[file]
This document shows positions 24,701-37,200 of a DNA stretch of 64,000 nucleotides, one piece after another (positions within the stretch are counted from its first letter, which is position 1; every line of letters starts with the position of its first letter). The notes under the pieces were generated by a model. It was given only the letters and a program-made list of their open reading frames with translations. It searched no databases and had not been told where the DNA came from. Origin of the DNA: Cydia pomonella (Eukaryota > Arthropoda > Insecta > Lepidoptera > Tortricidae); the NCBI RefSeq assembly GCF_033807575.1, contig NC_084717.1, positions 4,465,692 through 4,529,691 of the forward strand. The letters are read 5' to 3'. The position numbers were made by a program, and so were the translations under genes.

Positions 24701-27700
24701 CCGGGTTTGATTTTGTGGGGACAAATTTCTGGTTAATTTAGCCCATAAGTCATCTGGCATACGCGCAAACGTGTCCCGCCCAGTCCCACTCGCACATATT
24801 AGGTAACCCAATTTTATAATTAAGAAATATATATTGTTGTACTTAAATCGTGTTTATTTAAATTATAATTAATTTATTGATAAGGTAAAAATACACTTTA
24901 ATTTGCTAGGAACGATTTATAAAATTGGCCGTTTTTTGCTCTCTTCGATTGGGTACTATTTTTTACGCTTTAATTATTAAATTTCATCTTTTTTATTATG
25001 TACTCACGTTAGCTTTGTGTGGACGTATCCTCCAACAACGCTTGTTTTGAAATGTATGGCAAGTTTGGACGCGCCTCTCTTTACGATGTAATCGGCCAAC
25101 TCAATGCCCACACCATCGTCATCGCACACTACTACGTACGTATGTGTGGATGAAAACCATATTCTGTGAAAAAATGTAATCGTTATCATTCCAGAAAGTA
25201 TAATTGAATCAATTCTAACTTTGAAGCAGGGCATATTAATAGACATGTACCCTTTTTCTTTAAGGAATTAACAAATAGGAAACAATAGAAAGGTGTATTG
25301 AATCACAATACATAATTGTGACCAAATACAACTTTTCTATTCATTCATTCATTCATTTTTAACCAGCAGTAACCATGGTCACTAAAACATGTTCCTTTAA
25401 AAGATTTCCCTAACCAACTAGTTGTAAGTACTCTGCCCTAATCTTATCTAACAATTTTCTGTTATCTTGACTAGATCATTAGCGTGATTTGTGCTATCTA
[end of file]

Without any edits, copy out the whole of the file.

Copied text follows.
This document shows positions 24,701-37,200 of a DNA stretch of 64,000 nucleotides, one piece after another (positions within the stretch are counted from its first letter, which is position 1; every line of letters starts with the position of its first letter). The notes under the pieces were generated by a model. It was given only the letters and a program-made list of their open reading frames with translations. It searched no databases and had not been told where the DNA came from. Origin of the DNA: Cydia pomonella (Eukaryota > Arthropoda > Insecta > Lepidoptera > Tortricidae); the NCBI RefSeq assembly GCF_033807575.1, contig NC_084717.1, positions 4,465,692 through 4,529,691 of the forward strand. The letters are read 5' to 3'. The position numbers were made by a program, and so were the translations under genes.

Positions 24701-27700
24701 CCGGGTTTGATTTTGTGGGGACAAATTTCTGGTTAATTTAGCCCATAAGTCATCTGGCATACGCGCAAACGTGTCCCGCCCAGTCCCACTCGCACATATT
24801 AGGTAACCCAATTTTATAATTAAGAAATATATATTGTTGTACTTAAATCGTGTTTATTTAAATTATAATTAATTTATTGATAAGGTAAAAATACACTTTA
24901 ATTTGCTAGGAACGATTTATAAAATTGGCCGTTTTTTGCTCTCTTCGATTGGGTACTATTTTTTACGCTTTAATTATTAAATTTCATCTTTTTTATTATG
25001 TACTCACGTTAGCTTTGTGTGGACGTATCCTCCAACAACGCTTGTTTTGAAATGTATGGCAAGTTTGGACGCGCCTCTCTTTACGATGTAATCGGCCAAC
25101 TCAATGCCCACACCATCGTCATCGCACACTACTACGTACGTATGTGTGGATGAAAACCATATTCTGTGAAAAAATGTAATCGTTATCATTCCAGAAAGTA
25201 TAATTGAATCAATTCTAACTTTGAAGCAGGGCATATTAATAGACATGTACCCTTTTTCTTTAAGGAATTAACAAATAGGAAACAATAGAAAGGTGTATTG
25301 AATCACAATACATAATTGTGACCAAATACAACTTTTCTATTCATTCATTCATTCATTTTTAACCAGCAGTAACCATGGTCACTAAAACATGTTCCTTTAA
25401 AAGATTTCCCTAACCAACTAGTTGTAAGTACTCTGCCCTAATCTTATCTAACAATTTTCTGTTATCTTGACTAGATCATTAGCGTGATTTGTGCTATCTA